We all knew these elite athletes were pushing hard to the edge of what human beings could do naturally but this story goes beyond just Tyler's experiences and he explain the Cycling industry's need to look the other way in order for everyone to continue to make the money! Yet again the root of all evil - money! What will we do to get it, what lies will we allow ourselves to believe, and who really has the strength to say when enough is enough. We all know NFL and college football players are taking things to increase their size and strength! We have seen baseball players doing it and now cyclists. Its been going on in the Olympics for years so why don't we just allow it all and call it okay instead of looking the other way and pretending its not going on. Are we really harming people by doing this? I am sure there are people who are getting sick from doing this and some that even will die but death should be the reason to stop pushing the limits of what humans can do. We are a chemical world - better living through chemistry, right? If this was truly about the sporting event itself would we see aerodynamic bikes for time trials and carbon fiber this and that on every bike. This book dives deep into the world from Tyler's perspective and how winning becomes the only thing no matter the cost because being second is merely the first loser and there is no money for being second is there? The connection to a perceived hero in Lance Armstrong just highlights the willingness to do whatever it takes to be number one and just how much money can be achieved if you can be number one several times. But we need to step back and ask, at what cost? As a cyclist, triathlete, weekend warrior who battles my waistline, I am sure if this was my profession I would most likely be right there with all of these guys trying to earn my salary and looking for that advantage. The book made me stop and think about what is my definition of performance enhancing is and what it means to be healthy and what I might do to improve, achieve, and be with the competition at the top. Giving myself cancer is not my idea of success but if your only way to earn a living has become riding a bike then maybe I would follow Lance and Tyler down this long road. Is Tyler lucky and Lance the one we should feel for?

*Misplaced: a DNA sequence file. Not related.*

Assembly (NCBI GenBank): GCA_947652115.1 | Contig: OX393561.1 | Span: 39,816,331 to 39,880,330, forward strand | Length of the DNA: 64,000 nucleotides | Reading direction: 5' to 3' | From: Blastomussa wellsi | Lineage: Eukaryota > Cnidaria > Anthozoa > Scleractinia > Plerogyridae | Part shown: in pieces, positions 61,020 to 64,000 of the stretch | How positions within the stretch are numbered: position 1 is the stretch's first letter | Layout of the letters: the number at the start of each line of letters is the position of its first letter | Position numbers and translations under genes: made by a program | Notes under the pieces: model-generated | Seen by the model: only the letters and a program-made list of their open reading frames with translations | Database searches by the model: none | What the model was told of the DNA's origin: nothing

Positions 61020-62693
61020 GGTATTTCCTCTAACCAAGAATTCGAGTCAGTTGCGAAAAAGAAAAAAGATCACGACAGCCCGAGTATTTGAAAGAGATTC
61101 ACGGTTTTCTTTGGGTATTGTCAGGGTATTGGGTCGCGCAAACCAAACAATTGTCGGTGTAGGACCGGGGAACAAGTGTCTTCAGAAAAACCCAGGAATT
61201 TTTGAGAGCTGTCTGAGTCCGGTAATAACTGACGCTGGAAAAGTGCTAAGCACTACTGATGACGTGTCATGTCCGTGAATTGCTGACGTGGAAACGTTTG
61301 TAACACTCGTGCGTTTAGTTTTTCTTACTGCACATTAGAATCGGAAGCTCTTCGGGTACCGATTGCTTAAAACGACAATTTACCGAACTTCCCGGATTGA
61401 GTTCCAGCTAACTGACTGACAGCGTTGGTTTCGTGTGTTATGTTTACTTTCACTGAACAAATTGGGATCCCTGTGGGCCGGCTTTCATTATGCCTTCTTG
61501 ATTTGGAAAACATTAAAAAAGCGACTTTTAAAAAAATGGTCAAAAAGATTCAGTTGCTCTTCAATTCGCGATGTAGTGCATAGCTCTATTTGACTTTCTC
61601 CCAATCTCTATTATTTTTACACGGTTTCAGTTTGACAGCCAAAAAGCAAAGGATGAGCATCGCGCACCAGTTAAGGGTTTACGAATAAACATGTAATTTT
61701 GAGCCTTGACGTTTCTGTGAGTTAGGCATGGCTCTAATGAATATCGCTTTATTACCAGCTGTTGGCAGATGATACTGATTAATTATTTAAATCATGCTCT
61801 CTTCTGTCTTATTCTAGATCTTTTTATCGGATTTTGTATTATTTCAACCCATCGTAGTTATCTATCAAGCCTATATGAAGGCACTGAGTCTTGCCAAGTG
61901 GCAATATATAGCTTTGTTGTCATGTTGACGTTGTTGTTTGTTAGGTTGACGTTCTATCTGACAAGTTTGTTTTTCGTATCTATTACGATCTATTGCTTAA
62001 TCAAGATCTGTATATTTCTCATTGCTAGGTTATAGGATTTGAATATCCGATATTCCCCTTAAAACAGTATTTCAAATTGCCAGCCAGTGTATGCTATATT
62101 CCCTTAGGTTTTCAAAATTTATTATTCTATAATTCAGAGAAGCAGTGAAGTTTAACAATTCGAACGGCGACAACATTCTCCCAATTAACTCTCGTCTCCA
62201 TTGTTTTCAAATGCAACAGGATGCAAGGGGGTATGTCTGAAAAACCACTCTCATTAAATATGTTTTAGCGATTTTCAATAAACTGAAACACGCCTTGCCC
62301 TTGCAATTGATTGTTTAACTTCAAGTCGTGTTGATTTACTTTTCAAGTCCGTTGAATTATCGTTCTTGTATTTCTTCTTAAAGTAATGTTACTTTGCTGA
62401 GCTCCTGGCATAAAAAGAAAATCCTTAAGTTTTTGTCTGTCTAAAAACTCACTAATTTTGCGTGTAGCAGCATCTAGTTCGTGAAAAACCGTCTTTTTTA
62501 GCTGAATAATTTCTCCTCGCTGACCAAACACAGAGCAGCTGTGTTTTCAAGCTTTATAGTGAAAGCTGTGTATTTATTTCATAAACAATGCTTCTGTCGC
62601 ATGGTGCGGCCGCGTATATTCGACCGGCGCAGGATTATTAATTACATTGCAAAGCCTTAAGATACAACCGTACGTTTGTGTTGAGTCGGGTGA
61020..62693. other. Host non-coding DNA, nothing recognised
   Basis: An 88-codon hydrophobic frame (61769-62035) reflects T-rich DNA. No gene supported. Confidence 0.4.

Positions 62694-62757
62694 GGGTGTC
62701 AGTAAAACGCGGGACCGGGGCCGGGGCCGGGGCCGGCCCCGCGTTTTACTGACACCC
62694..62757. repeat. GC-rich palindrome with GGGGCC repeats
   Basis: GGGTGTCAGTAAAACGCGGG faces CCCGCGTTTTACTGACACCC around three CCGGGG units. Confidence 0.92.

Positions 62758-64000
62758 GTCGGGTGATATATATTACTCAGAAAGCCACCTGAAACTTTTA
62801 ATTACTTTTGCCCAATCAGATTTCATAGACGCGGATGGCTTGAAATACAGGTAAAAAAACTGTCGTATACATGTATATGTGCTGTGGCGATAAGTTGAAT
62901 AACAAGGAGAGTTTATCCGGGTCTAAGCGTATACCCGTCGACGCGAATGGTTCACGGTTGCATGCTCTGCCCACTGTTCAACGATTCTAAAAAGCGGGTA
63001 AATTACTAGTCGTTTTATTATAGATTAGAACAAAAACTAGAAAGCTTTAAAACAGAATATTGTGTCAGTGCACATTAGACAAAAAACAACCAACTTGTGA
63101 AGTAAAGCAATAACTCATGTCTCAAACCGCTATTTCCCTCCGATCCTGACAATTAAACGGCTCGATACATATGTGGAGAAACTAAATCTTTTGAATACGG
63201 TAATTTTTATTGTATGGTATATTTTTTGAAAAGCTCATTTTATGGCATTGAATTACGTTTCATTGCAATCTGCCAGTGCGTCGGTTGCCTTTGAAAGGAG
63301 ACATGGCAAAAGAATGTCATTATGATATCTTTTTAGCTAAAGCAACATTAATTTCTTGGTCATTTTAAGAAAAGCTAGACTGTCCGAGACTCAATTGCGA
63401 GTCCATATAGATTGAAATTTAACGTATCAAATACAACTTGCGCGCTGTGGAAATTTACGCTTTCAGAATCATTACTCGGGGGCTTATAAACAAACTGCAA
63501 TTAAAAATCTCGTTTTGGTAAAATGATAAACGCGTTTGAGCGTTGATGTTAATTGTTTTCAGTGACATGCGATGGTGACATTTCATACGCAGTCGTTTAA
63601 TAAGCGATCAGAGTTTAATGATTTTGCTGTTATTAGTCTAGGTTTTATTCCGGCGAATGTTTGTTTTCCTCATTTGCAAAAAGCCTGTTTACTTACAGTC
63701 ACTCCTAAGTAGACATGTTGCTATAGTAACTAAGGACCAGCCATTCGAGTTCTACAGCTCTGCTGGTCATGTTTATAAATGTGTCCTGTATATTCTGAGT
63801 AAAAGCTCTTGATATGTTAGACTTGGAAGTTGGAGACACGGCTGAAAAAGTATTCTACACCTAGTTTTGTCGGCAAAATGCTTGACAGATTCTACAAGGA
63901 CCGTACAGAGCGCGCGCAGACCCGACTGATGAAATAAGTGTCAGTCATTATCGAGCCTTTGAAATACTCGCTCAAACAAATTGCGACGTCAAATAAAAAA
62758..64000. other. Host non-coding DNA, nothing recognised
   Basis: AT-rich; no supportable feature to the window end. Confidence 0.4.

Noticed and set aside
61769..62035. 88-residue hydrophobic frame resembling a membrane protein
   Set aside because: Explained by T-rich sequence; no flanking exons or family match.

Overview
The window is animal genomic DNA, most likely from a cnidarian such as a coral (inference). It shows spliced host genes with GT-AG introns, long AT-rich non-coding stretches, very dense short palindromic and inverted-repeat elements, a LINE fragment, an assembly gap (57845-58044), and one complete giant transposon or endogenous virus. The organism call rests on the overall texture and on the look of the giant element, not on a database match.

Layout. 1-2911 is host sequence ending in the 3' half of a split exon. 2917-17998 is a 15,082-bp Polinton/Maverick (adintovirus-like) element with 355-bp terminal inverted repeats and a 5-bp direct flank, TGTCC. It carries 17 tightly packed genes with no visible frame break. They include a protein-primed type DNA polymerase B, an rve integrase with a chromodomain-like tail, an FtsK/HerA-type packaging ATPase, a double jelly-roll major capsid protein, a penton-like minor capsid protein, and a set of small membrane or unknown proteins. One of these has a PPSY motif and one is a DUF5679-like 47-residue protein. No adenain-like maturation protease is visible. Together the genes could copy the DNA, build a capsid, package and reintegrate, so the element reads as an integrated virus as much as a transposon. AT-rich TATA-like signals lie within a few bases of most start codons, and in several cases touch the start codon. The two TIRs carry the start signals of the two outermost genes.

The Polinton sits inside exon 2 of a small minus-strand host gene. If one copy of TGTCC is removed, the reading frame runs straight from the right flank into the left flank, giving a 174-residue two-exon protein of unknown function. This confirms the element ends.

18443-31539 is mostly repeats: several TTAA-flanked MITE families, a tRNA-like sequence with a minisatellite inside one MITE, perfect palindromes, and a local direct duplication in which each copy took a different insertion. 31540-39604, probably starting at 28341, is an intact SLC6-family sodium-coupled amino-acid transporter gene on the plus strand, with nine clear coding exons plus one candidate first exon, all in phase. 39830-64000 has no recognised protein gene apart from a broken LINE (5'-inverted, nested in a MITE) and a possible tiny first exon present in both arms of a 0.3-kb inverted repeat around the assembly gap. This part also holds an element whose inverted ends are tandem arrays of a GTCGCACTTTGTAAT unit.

I believe this is just a small part of the growing trend to do whatever it takes to make huge money no matter who it hurts. Chemical companies back these events and we wonder why. Are you that naive? Did the LiveStong foundation take birth out of doping? But we just keep on living without thinking about the cost of what is happening. Making money is the game and the more you make the more success you have the more people want a piece of the action.
Great book as it made me think about foundations, cancer, racing, winning, and values.
This book just shows the power and corruption in big sports. I feel sorry for athletes who lose sight of racing for the pure sport of it. But humans will do whatever it takes to achieve despite our values.
I enjoyed reading this book. An alternative title could be "It's Not About the Lance." :-) That's a joke. The book is mostly about Lance Armstrong.
I'm taking off one star because criminals shouldn't profit from writing books about their crimes. (Such laws are called "Son of Sam laws.") Hamilton wasn't convicted of any crimes because the criminal investigation was dropped, apparently due to political pressure from Lance Armstrong. Still, if Hamilton were contrite about his confessed crimes he would donate his share of the book royalties to a charity.
I'm taking another star off for the audiobook reader. Sean Runnette's voice seethes contrition. Again, if Hamilton were contrite he would have read the book himself. Instead, an actor who's good at sounding contrite read it. I'm left with the suspicion that all the contrite parts were written by the ghostwriter, and that Hamilton doesn't feel so bad about his crimes.
Interesting book and well narrated. Would recommend this book to anyone interested in not only cycling but the underground drug trade. Im sure this goes on in more sports than we know.